VERO BEACH – The Harlem Ambassadors put on a show at Vero Beach High School, where they beat the Indian River All-Stars 97-66 in a charity basketball game.
The crowd was treated to an array of high-flying dunks, deft dribbling, and red-hot shooting by the talented Ambassador squad and proceeds from the game went to funding the Florida Comets, a nine-team Indian River County-based AAU basketball program. The All-Stars were sponsored by community leaders who chipped in between $250 and $2,000 each to be a part of the squad.
Local attorney Sam Block and former Jacksonville University Coach Bill Curtis were the game’s honorary coaches.
The Indian River County All-Stars roster included Sheriff Deryl Loar, Kenny Holmes, Shawn Daley, Hamp Elliott, Drew Fallis, DeMarcus Harris, David Hooper, Alye Inman, TK, Randy King, Roger LaJoie, DeDe Marine, Dr. Marc McCain, Randy Miller, Thomas Moran, Jason Redmon, Paul St. Mary, Michael Tomas, Dr. Matt Parris, John Auger and Don Weston.
“Anytime community leaders and former athletes – both college and professional – can give back to the youngsters of Indian River County, it is wonderful,” said Loar. “The dollars we receive offset some of (the Comets) expenses, but a majority of the dollars goes to further their scholarships for college. We have some amazing talent on these AAU teams.”
The price of putting a player through a year of AAU basketball is roughly $1,000. That costs includes uniforms, travel, and tournament entry fees
The Ambassadors were led by player-coach Sandi “Lade Majic” Prophete, a Kodak All-American honorable-mention selection at University of Missouri in 1989.
She dazzled the crowd with both her play and her gamesmanship.
After play-wrestling the much bigger St. Mary to the ground, she pinned him WWE-style and sported a replica heavyweight belt. Later in the game, she pseudo-karate chopped Holmes to the ground and proceeded to dance to the famous Carl Douglas song “Kung-Fu Fighting.”
She had the crowd involved throughout the game.
Prophete has been with the Ambassadors since 1998, where she has helped promote racial understanding and encouraged youths to stay in school and off of drugs. Every player on the Ambassadors’ roster is drug-free and a college graduate.
“We loved that the Ambassadors encouraged us to go out and get local celebrities to play – there’s really nothing around here like that,” said Comets Committee Chair Wyndi Fournie. “A family-friendly event is always going to be very popular.”
Comets coach Dr. Bennie Shaw has been the driving force behind the AAU program. Shaw’s eighth grade girls team won a tournament in Ft. Lauderdale in December, and his ninth grade boys team is fresh off a AAU tournament championship at Altamonte Springs in January, where they went a perfect 3-0. A ninth-round pick of the Milwaukee Bucks in 1976, Shaw is a member of the University of Central Florida Hall of Fame.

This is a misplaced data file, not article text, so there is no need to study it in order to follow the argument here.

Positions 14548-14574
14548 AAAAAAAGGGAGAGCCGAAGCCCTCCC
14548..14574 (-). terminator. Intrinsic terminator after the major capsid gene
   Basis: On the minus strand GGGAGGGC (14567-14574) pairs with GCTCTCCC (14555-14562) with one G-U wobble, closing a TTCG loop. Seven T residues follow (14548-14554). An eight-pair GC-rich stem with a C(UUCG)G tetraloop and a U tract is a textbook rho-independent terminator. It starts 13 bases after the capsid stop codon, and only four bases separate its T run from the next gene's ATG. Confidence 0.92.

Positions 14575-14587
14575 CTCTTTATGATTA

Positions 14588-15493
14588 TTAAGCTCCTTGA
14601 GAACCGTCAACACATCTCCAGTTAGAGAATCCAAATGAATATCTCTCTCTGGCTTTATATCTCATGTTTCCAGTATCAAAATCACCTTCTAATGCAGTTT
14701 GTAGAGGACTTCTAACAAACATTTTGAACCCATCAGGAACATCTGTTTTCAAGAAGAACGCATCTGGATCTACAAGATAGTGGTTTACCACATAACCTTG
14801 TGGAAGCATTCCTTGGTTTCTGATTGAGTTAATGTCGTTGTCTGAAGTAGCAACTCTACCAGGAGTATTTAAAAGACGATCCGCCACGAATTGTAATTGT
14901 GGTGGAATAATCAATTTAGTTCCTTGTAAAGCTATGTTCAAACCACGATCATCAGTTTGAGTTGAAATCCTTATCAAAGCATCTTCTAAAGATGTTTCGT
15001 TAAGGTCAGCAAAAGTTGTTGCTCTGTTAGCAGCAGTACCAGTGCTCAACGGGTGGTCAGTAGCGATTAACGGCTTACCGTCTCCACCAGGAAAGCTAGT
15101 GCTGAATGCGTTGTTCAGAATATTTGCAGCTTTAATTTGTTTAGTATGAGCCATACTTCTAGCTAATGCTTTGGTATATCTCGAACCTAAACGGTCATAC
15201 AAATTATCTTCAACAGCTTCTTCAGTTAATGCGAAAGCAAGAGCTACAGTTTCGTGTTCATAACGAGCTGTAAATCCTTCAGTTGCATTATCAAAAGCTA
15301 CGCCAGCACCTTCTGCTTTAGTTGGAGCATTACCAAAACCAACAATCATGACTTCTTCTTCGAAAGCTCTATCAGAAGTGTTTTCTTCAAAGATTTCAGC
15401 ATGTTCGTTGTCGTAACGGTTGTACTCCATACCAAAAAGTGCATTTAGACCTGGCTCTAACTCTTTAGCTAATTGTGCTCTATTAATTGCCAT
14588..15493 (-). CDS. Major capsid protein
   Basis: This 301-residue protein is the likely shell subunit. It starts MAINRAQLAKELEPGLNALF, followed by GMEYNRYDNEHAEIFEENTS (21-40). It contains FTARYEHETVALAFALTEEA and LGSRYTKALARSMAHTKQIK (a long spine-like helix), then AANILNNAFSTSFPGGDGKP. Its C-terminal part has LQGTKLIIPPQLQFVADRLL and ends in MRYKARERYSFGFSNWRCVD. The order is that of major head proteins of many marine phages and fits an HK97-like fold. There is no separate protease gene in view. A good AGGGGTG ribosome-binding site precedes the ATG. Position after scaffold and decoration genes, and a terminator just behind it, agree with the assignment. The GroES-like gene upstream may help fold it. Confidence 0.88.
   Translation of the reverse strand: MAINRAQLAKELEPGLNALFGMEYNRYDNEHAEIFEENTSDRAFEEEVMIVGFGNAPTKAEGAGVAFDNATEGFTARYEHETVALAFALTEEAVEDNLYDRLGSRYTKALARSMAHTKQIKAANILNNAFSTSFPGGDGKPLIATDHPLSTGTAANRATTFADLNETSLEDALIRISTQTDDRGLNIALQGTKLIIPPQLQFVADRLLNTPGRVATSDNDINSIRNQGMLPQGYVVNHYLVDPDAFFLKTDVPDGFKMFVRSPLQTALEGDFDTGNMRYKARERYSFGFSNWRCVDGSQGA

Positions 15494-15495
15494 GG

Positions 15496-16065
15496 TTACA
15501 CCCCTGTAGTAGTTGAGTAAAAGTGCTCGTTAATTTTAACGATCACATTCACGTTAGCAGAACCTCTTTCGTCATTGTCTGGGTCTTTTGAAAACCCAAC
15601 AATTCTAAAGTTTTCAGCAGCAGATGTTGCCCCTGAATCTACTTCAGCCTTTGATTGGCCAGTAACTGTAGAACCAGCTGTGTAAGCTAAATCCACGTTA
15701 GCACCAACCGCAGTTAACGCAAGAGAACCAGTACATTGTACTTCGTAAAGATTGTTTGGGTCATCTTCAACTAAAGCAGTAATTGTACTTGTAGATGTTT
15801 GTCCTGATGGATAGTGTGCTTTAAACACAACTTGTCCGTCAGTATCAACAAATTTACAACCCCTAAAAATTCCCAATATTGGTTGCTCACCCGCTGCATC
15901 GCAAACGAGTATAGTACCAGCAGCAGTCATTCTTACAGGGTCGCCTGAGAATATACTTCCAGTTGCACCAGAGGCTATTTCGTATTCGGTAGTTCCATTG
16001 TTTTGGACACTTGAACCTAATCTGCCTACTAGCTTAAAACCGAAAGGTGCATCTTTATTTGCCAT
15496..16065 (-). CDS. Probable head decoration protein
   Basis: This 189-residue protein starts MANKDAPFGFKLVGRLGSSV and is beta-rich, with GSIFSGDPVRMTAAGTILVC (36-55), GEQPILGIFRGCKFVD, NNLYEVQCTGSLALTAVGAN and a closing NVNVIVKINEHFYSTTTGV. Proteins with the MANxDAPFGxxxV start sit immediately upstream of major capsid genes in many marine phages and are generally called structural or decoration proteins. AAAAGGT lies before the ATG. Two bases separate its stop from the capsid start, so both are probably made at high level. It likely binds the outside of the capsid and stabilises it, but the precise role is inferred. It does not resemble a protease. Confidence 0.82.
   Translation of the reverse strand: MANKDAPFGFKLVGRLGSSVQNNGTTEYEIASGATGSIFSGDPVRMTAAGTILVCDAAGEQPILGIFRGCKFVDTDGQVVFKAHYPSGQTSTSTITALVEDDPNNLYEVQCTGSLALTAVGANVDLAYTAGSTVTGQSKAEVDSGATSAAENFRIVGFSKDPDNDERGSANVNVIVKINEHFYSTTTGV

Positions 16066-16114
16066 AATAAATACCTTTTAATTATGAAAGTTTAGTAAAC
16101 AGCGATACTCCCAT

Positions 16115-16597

“Bennie is what makes this organization unique,” said Fournie. “He’s not taking a cent, and he goes above and beyond in giving his time. He’s helped so many kids throughout his life.”
Shaw looks for more than just good basketball players for their roster – Comet players must good students as well.
Comet players must maintain a 3.0 grade point average the first year, and a 3.2 each year afterward. Players who drop below the grade requirements have 30 days to get their grades up.
If they do not, or if a Comet has been disciplined at school for bad behavior, they get put on academic probation, which means they aren’t allowed to play.
“Even if the kids decide they don’t want to play college ball, look at the work ethic and academic foundation they have set up for themselves through playing in this program,” Shaw said. “We’ve had a couple of kids come to the program with a 2.2, and we told them they had 30 days to get their grades up. Now they are up and over a 3.0 because they wanted to play basketball.”
“If college coaches see a kid in a Comet uniform, they are looking at a kid with a good attitude who gets good grades,” said Shaw. “I may not be able to get kids into Duke or North Carolina, but I can get them into Lynn, Florida Southern, or Florida Atlantic – some players we can even get into Florida State (on scholarship).”